Handling Troubles

May 31, 2010
By JackieJohnRobin BRONZE, APO AE, Other
JackieJohnRobin BRONZE, APO AE, Other
2 articles 0 photos 0 comments

Short stories, A Village Singer and A Day’s Pleasure, compare and contrast in many ways. The author Mary E. Wilkins wrote A Village Singer, while Hamlin Garland penned A Day’s Pleasure. While the main characters have much in common, such as gender, they are also unique in their own ways. Each leading character has her own troubles to worry about and wade through. Both women made decisions, however their choices contrast one another. These authors have woven together some inspiring themes that people still learn from today. In comparing and contrasting these short stories each will come to life.

The main characters of A Village Singer and A Day’s Pleasure have many similarities, but they also have their differences. The main characters in both stories are women of the mid to late nineteenth century, who possess minds of their own. In A Village Singer Candace Whitcomb does not intend to lose her job as lead soprano in the church choir. So when it happens, she sets out to do something about it by disrupting her replacement’s solos. During A Day’s Pleasure, Delia Markham decides she wants to go to town the next day, and presents her well-backed-up case to her husband with resolve. In contrast to one another, Candace, an elderly lady, has no immediate family, while Delia is a younger woman with a husband and children to care for. Both Candace and Delia share many parallel and contrasting traits in their lives.

When coming up against similar hardships, Candace and Delia responded differently. After Candace found out she had been relieved of her position, she got angry. In the same way, when Delia arrived in town looking forward to a change of environment, she got disappointed and grew bitter. To have friends of many years disvalue you, or to go unnoticed by practically the whole town brought out the worst in both women. Responding, at first, with vigor and action Candace spoke her mind and did all she could to get back at those who had hurt her. While Delia merely let her loneliness, bitterness, and self pity stir and simmer inside while wandering the streets or sitting in the grocer’s chair with her baby. Both women dealt with the conflict around them in their own ways.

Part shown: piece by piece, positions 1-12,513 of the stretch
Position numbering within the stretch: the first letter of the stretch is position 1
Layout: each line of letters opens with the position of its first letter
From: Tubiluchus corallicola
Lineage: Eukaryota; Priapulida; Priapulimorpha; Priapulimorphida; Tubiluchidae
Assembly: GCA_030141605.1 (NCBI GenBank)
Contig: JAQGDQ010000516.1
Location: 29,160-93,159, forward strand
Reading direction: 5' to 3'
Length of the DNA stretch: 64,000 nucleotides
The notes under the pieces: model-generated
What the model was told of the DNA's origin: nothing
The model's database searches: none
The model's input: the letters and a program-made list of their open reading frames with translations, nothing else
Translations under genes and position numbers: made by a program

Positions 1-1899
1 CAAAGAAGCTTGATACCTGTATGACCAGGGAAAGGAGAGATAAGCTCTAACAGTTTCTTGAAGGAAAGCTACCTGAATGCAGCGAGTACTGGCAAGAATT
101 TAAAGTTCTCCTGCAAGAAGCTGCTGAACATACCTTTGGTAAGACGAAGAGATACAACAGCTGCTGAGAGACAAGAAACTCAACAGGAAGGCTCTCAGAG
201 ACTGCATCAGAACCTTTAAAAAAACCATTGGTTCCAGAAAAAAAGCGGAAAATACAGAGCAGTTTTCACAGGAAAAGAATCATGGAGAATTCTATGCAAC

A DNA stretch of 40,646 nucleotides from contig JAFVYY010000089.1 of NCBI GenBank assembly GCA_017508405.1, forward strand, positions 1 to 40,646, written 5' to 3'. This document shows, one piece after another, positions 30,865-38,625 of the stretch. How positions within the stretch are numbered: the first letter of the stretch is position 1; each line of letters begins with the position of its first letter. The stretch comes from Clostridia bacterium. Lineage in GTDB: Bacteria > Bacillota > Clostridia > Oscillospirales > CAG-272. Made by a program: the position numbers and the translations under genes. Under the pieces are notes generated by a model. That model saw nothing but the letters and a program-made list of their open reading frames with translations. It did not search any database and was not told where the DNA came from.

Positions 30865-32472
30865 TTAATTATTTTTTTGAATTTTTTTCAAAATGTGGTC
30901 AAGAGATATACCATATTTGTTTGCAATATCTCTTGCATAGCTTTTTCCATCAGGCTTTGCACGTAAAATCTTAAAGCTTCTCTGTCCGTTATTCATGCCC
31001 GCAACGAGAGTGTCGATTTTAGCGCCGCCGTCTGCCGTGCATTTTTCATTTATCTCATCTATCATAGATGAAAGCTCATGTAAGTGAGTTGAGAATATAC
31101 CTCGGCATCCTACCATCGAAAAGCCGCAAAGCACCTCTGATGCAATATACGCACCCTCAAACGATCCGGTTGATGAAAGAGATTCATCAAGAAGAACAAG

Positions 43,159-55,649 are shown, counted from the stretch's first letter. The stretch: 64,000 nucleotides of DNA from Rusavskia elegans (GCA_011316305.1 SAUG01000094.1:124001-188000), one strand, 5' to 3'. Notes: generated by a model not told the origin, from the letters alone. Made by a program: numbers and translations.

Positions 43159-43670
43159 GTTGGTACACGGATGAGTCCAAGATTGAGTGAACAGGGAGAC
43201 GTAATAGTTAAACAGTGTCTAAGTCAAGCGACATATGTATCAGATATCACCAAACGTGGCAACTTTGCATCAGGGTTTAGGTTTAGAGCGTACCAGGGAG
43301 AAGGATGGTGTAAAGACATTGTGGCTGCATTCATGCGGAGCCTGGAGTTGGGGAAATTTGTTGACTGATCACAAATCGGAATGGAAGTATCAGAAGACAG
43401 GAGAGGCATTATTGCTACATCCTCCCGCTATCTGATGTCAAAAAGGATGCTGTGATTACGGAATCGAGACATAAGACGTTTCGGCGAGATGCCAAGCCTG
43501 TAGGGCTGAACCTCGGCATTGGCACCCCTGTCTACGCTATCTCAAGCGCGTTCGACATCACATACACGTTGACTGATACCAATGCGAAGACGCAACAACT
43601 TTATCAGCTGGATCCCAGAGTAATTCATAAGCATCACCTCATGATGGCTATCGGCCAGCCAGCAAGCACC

By the end of each short story themes discovered throughout make a fantastic tale. One theme found in A Village Singer is an admonition to respect the elderly. In this story the members of her church did not treat Candace with much respect, even those younger than her. How Candace forgave everyone in the end provides a good example for people of all ages. A Day’s Pleasure provides a great reminder that a little kindness can go a long way. Before Mrs. Hall invited Delia into her house, the thoughts going through Delia’s head did not look pretty. That little bit of kindness turned Delia’s thoughts around to thankful instead of bitter and hateful. Though the themes of both stories contrasted in content, valuable lessons came from both.

In these two short stories the main characters’ personalities and traits, their responses to conflict, and the overall themes of the stories can prove similar and contradictory. The main characters in both A Village Singer and A Day’s Pleasure experience many related trials and emotions, but do not have many similar physical traits, other than their gender. Putting conflict into the very beginning of their stories, both Mary E. Wilkins and Hamlin Garland catch their readers’ attention right off. Later, in both of the short stories, the comparable main conflicts occur, and Candace and Delia choose to react in very different manners. Through the effects of the main conflicts on the main characters, themes arise with very different, but powerful messages. When all's said and done, both A Village Singer and A Day’s Pleasure have diversity and resemblance between one another.


Garland, Hamlin. “A Day’s Pleasure.” University of Florida, 1 Sep 2009. Web. 4 Mar.
2010. <http://xroads.virginia.edu/>.

Wilkins, Mary E. “The Village Singer.” University of Florida, 1 Sep 2009. Web. 4 Mar.
2010. <http://home.comcast.net/~mewf_short_stories/VillageSinger.htm>.

The author's comments:
Both these short stories are fantastic! Hope you will read them too.

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